An article by Amy Goodusky in the Connecticut Law Tribune blasts the LSAT as being completely useless to predicting success in law school or in practice:
"I have never understood how it is that being able to determine the number of black, white, gray and brown hats that hang from six pegs if one of the hats came from Argentina and only the black hats are lactose intolerant has anything to do with how to ask a concise and lucid deposition question, write a Motion for Order of Compliance, or calm an unhinged client who has just received a subpoena.
"If there is anyone who can tell me whether the fact that I understand a paragraph written by Gertrude Stein demonstrates that I will be able to put the two correct search terms into the virtual box for a WestLaw query with the appropriate number of words between them so as to produce a current piece of jurisprudence on point with the one I wish to prove, I would be most grateful."
The LSAT measures three abilities in law school applicants: deductive reasoning skills, reading comprehension, and the ability to perform under pressure. What these could possibly have to do with law school or practice is beyond us. We have never heard of a lawyer or law student who ever had to read, think, or act under pressure.
The LSAT is imperfect, but it's not supposed to be the sole measure law school applicants are judged by. Schools look at other factors, such as your GPA. But, comparing students based on GPAs is a dubious process. Who is the better candidate, a student with a 4.0 in Women's Studies from Auburn, or a 2.8 Biochem major from Johns Hopkins?
Of course, this article comes with the standard mantra of those who hate the LSAT, "I'm just not good at standardized tests:"
First, for the record, I should state that I am an abysmal taker of standardized tests. The thought of filling in all those little bubbles with a Number Two pencil makes me want to run straight out and shoot a couple of bags of high-grade heroin. When it became apparent that to pursue a law degree I would be compelled to go through several hours of this onerous process, and that my performance would indelibly affect my future, I reacted wildly. I ate. I wept. I gnashed. I said “words you never heard in the Bible,” to quote Paul Simon.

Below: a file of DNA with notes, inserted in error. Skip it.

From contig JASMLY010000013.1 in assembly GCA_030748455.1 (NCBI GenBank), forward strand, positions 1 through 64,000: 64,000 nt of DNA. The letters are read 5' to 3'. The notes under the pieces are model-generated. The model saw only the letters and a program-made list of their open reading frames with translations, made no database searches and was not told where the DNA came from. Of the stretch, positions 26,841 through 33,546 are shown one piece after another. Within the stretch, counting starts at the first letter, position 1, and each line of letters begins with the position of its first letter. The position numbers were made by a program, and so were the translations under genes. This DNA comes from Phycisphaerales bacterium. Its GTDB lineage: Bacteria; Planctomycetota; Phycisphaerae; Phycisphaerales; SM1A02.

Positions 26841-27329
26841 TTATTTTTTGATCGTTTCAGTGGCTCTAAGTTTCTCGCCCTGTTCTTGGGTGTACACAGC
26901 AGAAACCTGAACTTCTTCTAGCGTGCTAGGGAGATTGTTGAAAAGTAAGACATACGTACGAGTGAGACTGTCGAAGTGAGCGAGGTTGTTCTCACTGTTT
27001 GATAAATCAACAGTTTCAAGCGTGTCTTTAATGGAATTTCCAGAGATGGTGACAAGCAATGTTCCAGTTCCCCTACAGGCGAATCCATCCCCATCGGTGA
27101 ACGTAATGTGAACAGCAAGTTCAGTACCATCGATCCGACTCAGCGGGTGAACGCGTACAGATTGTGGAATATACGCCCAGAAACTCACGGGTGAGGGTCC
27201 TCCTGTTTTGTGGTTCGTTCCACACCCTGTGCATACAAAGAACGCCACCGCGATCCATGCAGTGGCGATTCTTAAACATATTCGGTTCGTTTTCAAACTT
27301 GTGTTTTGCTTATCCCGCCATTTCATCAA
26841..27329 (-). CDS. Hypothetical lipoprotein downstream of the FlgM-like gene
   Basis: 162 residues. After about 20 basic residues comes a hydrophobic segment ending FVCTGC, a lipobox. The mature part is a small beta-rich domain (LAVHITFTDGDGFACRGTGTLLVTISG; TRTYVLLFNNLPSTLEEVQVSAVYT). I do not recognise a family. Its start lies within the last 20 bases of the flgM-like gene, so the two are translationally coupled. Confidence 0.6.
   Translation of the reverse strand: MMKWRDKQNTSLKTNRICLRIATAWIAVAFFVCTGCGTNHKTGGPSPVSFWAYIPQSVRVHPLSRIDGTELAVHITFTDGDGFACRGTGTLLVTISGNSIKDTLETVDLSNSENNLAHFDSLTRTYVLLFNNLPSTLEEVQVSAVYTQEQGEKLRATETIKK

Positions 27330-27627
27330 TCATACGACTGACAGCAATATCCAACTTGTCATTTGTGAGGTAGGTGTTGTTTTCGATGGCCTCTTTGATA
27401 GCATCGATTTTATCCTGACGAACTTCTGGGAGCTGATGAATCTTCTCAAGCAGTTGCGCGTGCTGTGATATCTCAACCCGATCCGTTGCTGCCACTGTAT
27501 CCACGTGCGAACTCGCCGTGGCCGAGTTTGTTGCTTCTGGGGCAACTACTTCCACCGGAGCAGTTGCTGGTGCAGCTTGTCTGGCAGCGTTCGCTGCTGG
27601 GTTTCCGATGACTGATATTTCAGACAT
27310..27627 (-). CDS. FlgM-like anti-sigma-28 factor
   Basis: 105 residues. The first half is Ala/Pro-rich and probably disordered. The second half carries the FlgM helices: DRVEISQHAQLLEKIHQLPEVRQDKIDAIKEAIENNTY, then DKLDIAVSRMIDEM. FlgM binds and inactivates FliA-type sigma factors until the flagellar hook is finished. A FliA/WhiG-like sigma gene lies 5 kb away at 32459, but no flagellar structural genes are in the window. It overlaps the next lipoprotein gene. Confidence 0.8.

You know that to become a lawyer, you have a 2-3 day standardized test that makes the LSAT look like a Cracker Barrel comment card, right?
While some people may truthfully have problems with their nerves that reduces their brains to soup when they look at a scantron sheet, we suspect there is a more common reason for poor test taking: not really being that smart.
The people who bomb the LSAT but insist on their smarts always point to their GPA and how everyone tells them they're so smart. The problem is that it's easy to bullshit your way to a good GPA. Take classes that are heavy on writing and group projects, and aim for smaller programs that are afraid to lose students (and funding) if they give low grades.
As for your peers thinking you're so smart, odds are you just talk such impenetrable circles of bullshit that no one can pinpoint exactly what's so stupid about what you're saying.
Now, the ability to do the double talk walk is incredibly useful for a lawyer, whether in front of a jury or trying to explain a bill to a client. But, there still needs to be an objective test that you can't bullshit your way through.
"Stanley — who may be more familiar to some of us by his surname, after which his business is called, that is, Kaplan — drilled me into emotional numbness every weekday evening for 115 weeks."
That's 2 years, 11 weeks. Ms. Goodusky attended University Connecticut, class of 1996. U Conn is currently ranked #56 by US News, and has a median LSAT of 161. As a fun comparison, 115 weeks before taking the LSAT, BL1Y was studying for AP exams as a high school senior.